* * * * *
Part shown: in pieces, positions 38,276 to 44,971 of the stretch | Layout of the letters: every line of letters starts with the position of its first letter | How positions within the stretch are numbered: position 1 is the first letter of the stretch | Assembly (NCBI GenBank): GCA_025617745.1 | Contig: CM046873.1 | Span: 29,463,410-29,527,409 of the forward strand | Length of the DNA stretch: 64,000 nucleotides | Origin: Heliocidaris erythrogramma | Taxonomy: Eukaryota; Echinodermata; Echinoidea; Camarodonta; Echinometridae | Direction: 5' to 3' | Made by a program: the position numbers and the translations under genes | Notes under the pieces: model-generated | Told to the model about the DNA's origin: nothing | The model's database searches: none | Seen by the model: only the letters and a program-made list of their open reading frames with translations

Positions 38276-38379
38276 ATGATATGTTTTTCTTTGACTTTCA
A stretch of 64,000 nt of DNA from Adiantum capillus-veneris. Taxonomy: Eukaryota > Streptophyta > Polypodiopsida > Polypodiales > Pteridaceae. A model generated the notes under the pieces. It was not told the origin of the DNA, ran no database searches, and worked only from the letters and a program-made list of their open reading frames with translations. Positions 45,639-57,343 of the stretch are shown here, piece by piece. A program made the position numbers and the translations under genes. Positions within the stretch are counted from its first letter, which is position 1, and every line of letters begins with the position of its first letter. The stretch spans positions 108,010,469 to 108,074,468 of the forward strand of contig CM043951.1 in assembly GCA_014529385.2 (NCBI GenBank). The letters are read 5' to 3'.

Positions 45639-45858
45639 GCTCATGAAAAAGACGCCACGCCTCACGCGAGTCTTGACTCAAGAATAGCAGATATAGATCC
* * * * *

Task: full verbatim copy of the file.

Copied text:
Part shown: in pieces, positions 38,276 to 44,971 of the stretch | Layout of the letters: every line of letters starts with the position of its first letter | How positions within the stretch are numbered: position 1 is the first letter of the stretch | Assembly (NCBI GenBank): GCA_025617745.1 | Contig: CM046873.1 | Span: 29,463,410-29,527,409 of the forward strand | Length of the DNA stretch: 64,000 nucleotides | Origin: Heliocidaris erythrogramma | Taxonomy: Eukaryota; Echinodermata; Echinoidea; Camarodonta; Echinometridae | Direction: 5' to 3' | Made by a program: the position numbers and the translations under genes | Notes under the pieces: model-generated | Told to the model about the DNA's origin: nothing | The model's database searches: none | Seen by the model: only the letters and a program-made list of their open reading frames with translations

Positions 38276-38379
38276 ATGATATGTTTTTCTTTGACTTTCA
A stretch of 64,000 nt of DNA from Adiantum capillus-veneris. Taxonomy: Eukaryota > Streptophyta > Polypodiopsida > Polypodiales > Pteridaceae. A model generated the notes under the pieces. It was not told the origin of the DNA, ran no database searches, and worked only from the letters and a program-made list of their open reading frames with translations. Positions 45,639-57,343 of the stretch are shown here, piece by piece. A program made the position numbers and the translations under genes. Positions within the stretch are counted from its first letter, which is position 1, and every line of letters begins with the position of its first letter. The stretch spans positions 108,010,469 to 108,074,468 of the forward strand of contig CM043951.1 in assembly GCA_014529385.2 (NCBI GenBank). The letters are read 5' to 3'.

Positions 45639-45858
45639 GCTCATGAAAAAGACGCCACGCCTCACGCGAGTCTTGACTCAAGAATAGCAGATATAGATCC